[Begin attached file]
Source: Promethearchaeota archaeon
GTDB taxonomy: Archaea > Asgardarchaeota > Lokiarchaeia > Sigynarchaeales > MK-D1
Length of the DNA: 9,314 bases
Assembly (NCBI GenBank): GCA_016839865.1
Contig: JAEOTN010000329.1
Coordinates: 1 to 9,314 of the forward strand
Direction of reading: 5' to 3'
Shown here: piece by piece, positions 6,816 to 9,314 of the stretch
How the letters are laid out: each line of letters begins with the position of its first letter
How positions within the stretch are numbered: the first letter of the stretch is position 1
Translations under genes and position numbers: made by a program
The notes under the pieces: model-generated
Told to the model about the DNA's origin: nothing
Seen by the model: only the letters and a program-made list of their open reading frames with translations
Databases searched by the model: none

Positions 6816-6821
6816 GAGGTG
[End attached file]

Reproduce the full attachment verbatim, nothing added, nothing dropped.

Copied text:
Source: Promethearchaeota archaeon
GTDB taxonomy: Archaea > Asgardarchaeota > Lokiarchaeia > Sigynarchaeales > MK-D1
Length of the DNA: 9,314 bases
Assembly (NCBI GenBank): GCA_016839865.1
Contig: JAEOTN010000329.1
Coordinates: 1 to 9,314 of the forward strand
Direction of reading: 5' to 3'
Shown here: piece by piece, positions 6,816 to 9,314 of the stretch
How the letters are laid out: each line of letters begins with the position of its first letter
How positions within the stretch are numbered: the first letter of the stretch is position 1
Translations under genes and position numbers: made by a program
The notes under the pieces: model-generated
Told to the model about the DNA's origin: nothing
Seen by the model: only the letters and a program-made list of their open reading frames with translations
Databases searched by the model: none

Positions 6816-6821
6816 GAGGTG